Petitioner waited for nearly six years before filing his Motion. This clearly
was not “within a reasonable time.” See, e.g., United States v. Assad, 179
FRD 170, 172 (M.D.N.C. 1998) (holding that one year is the outside limit
for filing a Rule 60(b) motion “within a reasonable time”); Amoco Overseas
Oil Co. v. Compagnie Nationale Algerieene de Navigation, 605 F.2d 648,
656 (2nd Cir. 1979) (Rule 60(b) motion filed ten months after judgment
held not to have been timely filed).
[8/8/07 Order Denying Petitioner’s Rule 60(b) Motion for Relief from Judgment or
Order, Dkt. # 83, pp. 2-3 (footnote omitted and emphasis added.)]
The instant motion, filed 14 years after entry of Judgment, is even more untimely.
Furthermore, both the U.S. Supreme Court and this Court have repeatedly held
that relief under Rule 60(b) -- particularly under subsection (6) -- is “extraordinary relief”
to be granted only in exceptional circumstances. Ackermann v. United States, 340 U.S.
193, 202 (1950); Mallory v. Eyrich, 922 F.2d 1273, 1281 (6th Cir. 1991); Hopper v.
Euclid Manor Nursing Home, Inc., 867 F.2d 291, 294 (6th Cir. 1989); Pierce v. UMW
Welfare & Retirement Fund, 770 F.2d 449, 451 (6th Cir. 1985), cert. denied, 474 U.S.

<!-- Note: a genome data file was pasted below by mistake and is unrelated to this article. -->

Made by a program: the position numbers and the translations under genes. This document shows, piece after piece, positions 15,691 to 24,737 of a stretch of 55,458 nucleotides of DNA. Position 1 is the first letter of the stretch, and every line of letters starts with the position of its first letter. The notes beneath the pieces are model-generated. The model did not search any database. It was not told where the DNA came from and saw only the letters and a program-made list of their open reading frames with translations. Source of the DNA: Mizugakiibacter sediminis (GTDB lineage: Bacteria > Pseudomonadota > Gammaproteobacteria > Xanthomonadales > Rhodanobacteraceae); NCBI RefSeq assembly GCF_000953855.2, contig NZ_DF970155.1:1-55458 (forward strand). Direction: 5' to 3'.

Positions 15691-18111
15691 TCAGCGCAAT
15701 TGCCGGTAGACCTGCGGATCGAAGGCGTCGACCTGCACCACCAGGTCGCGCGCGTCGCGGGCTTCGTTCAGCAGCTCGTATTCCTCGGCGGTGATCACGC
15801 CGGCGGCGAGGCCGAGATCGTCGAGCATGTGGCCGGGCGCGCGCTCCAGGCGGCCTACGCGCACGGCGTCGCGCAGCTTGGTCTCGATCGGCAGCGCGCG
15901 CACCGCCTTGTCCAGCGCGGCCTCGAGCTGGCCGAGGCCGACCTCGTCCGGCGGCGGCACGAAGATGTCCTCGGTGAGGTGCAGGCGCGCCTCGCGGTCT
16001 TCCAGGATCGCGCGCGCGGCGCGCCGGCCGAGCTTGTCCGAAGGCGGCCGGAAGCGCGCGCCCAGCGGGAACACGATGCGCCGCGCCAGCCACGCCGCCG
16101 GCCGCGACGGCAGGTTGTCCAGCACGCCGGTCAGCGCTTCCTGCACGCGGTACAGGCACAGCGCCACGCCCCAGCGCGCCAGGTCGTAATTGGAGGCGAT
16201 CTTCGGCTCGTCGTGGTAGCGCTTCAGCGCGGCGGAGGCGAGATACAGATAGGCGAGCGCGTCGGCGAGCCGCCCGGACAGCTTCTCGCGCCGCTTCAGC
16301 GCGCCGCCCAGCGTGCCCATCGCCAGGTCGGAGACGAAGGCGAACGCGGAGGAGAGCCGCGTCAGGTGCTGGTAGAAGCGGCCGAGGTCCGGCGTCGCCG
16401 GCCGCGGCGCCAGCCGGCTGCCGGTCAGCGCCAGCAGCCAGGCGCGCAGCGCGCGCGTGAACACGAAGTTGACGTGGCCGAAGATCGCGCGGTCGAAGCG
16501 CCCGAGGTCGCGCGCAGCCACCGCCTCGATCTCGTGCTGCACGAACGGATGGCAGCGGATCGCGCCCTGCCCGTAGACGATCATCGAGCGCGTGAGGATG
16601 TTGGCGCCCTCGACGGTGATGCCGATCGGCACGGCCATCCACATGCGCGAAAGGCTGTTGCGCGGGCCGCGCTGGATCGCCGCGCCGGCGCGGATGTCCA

Exceptional circumstances under Rule 60(b)(6) means “unusual and extreme
situations where principles of equity mandate relief.” Olle v. Henry & Wright Corp., 910
F.2d 357, 365 (6th Cir. 1990) (emphasis in original). A claim of simple legal error,
unaccompanied by extraordinary or exceptional circumstances, is not cognizable under
Rule 60(b). Pierce v. UMW Welfare & Retirement Fund, supra, 770 F.2d at 451.
No such exceptional circumstances have been shown by Petitioner Merriweather.
Indeed, pursuant to the Rules Governing Habeas Cases under 28 U.S.C. § 2254, the
determination of whether to conduct a hearing is left to the discretion of the court. As
provided in Rule 8,
If the petition is not dismissed, the judge must review the answer, any
transcripts and records of state-court proceedings and any materials
submitted under Rule 7 to determine whether an evidentiary hearing is
Clearly, the Court determined that no evidentiary hearing was needed in
Petitioner’s case. The Court of Appeals agreed. In fact, the appellate court expressly
denied the motion filed by Petitioner in that court to remand the case to this Court to
conduct an evidentiary hearing. See Sixth Circuit 4/30/02 Order at Dkt. #77.